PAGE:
Welcome to the Press Room. For all media requests, please email Communications Director Jay Kosa. He’s also the go-to person for comments about Fieldbook, or any of our other outreach materials. (Don’t hesitate to drop him a line. He’s happy to help.)
Here, you’ll find the archive of news stories featuring Columbia Land Trust and our work. View Press Clips
Visit our video gallery to see first-hand how we conserve and restore lands and waters throughout the Columbia River region, from the coast to the high desert.
Conservation Report: 2018-2019
Download our 2018-2019 Conservation Report for a comprehensive look at our recent successes and upcoming projects.
Annual Report: 2018
Download our 2018 Annual Report for a high-level overview of the impact you make when you support local conservation and restoration through Columbia Land Trust. We publish these brief reports and mail them each July as part of our summer issue of Fieldbook. View the previous annual reports:
2017 Annual Report
2016 Annual Report
A boating excursion to Astoria’s South Tongue Point, reflections from Land Trust Executive Director Glenn Lamb, and looking to nature for education and inspiration with Caldera Arts — welcome to our Summer issue of Fieldbook. This issue also includes our 2018 Annual Report, featuring project highlights, financials, and a letter from our Board of Directors President Wendy Gerlach.
Fieldbook, Spring 2019
Growth, change, and new ways of life — welcome to our Spring issue of Fieldbook.
Fieldbook, Winter 2018
Our last Fieldbook of 2018 is now out! This issue, we take a few pages to explore the Land Trust’s relationship with place, people, and purpose and see how all of this impacts our goal of protecting our vital Northwest landscape.
Fieldbook, Summer 2018
In this issue, we celebrate two major conservation wins on the south side of Mount St. Helens and in Washington’s Klickitat Canyon. We also share our 2017 Annual Report featuring project highlights, financials, and a letter from our Board of Directors President Wendy Gerlach.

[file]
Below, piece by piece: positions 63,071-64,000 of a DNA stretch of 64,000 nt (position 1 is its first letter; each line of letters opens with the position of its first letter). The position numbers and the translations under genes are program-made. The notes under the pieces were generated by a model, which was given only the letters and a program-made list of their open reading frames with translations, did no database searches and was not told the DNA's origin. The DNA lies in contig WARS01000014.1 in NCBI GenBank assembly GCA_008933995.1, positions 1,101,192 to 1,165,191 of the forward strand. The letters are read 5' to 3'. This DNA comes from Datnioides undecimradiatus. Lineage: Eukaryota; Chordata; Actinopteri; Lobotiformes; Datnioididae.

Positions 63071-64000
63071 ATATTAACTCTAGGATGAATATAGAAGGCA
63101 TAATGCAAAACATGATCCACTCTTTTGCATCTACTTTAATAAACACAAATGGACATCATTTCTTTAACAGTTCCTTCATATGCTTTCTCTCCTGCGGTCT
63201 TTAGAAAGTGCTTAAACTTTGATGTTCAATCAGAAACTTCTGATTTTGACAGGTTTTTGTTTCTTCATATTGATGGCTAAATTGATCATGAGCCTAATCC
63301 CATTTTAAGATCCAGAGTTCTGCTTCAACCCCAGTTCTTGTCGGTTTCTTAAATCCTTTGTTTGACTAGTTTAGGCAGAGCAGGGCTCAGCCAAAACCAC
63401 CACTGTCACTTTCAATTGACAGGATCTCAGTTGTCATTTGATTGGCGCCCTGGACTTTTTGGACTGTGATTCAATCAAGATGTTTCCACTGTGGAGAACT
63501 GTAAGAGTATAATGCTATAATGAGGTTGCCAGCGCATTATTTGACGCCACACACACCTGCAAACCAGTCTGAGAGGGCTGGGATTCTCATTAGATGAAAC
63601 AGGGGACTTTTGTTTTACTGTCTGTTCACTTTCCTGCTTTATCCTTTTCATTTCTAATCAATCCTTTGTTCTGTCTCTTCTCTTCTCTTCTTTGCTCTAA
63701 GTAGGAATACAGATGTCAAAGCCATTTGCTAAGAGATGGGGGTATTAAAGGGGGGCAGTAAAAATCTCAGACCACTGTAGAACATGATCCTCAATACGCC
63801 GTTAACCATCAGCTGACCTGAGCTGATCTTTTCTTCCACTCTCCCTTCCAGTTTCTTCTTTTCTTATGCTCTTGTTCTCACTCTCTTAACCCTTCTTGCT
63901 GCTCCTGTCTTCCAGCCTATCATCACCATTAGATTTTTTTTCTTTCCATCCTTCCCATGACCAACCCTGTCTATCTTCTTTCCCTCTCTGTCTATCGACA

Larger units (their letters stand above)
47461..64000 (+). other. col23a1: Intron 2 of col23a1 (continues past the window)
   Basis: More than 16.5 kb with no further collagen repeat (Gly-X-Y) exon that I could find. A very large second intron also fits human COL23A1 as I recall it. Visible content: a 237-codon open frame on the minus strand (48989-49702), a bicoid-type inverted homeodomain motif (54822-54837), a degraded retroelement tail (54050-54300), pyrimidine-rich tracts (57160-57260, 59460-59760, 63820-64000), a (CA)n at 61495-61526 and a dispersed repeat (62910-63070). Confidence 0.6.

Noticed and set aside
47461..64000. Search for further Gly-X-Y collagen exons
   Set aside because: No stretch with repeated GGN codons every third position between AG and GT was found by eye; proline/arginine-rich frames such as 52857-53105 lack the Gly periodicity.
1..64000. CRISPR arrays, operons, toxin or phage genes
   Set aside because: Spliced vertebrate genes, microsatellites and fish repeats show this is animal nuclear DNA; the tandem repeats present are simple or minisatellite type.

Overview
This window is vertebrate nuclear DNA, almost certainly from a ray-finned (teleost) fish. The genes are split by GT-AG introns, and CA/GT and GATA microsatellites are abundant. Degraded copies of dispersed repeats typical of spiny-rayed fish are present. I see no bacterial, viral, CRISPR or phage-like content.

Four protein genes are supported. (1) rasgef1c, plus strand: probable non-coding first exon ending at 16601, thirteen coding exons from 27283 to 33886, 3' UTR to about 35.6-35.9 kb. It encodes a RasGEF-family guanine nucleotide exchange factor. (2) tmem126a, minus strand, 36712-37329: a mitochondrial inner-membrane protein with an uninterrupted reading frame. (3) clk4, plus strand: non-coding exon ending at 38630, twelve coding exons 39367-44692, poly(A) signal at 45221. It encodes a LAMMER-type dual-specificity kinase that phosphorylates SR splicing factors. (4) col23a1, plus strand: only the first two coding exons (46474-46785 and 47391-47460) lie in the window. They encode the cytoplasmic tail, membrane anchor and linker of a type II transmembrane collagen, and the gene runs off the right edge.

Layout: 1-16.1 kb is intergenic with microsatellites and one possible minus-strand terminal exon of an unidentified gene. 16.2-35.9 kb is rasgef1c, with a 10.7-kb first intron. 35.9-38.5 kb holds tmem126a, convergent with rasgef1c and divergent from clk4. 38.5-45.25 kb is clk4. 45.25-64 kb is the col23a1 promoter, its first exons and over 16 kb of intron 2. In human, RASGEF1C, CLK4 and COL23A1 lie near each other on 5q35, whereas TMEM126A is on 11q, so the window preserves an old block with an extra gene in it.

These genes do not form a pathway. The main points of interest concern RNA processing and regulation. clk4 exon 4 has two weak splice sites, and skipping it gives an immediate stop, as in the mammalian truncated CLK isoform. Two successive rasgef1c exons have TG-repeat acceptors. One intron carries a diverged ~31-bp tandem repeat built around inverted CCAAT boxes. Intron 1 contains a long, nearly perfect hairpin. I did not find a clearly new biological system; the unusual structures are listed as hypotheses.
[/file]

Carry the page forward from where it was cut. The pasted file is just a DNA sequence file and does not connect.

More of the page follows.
Fieldbook, Spring 2018
In this issue, we break open some preconceived notions about unloved wildlife from moles to spiders, what it looks like to be an outdoors person, and how climate resilience informs our work.
Fieldbook, Winter 2017
In this issue, we share how paleontologists are filling gaps in the Northwest’s fossil record on shorelines conserved by Columbia Land Trust, discover how urban communities are making more time and space for nature through the Backyard Habitat Certification Program, and how interest in Hood River steelhead habitat has inspired a unique collaboration.
Fieldbook, Summer 2017
In this issue, we explore a new tool that could radically improve how we determine the land’s ecological integrity, put the spotlight on the Pacific Coast’s imperiled marbled murrelets, and share our 2016 Annual Report with project highlights and major milestones for Northwest conservation.
In this issue, we interview the Northwest’s leading lepidopterist on his and co-author Caitlin C. LaBar’s upcoming book, Butterflies of the Pacific Northwest, share our bold vision to conserve 10,000 acres of forestland in the Klickitat Canyon, and chat with our newest board member and Yakama Nation citizen on her work at the Columbia River Intertribal Fish Commission (CRTFC).
Fieldbook, Winter 2016
In this issue, we highlight habitat restoration projects that took place over the summer and fall months, from tidal floodplain reconnection efforts in the Columbia River Estuary to salmon habitat improvement projects along tributaries such as Washington’s Rock Creek and Oregon’s Sandy River. In addition, we look at the different ways in which Northwesterners connect with the outdoors, from volunteer excursions to intergenerational hunting traditions.
Fieldbook, Summer 2016
In this issue, we explore a sampling of the botanical rarities nestled throughout the Columbia River region, share the story of how a nursery in a unique ecoregion spurred a powerful partnership, and reveal our 2015 Annual Report including project highlights and conservation and restoration milestones.
Fieldbook, Spring 2016
In this issue, we explain how the recent conservation of 541 acres in the Vancouver Lake lowlands supports sandhill cranes, share stories of how Backyard Habitats can transform people as well as landscapes, and show how the Land Trust tackles the herculean task of planting 200,000 trees throughout its service area. Plus: A major milestone in the conservation of Mill Creek Ridge, a look at our Young Ambassadors program, and upcoming tour opportunities.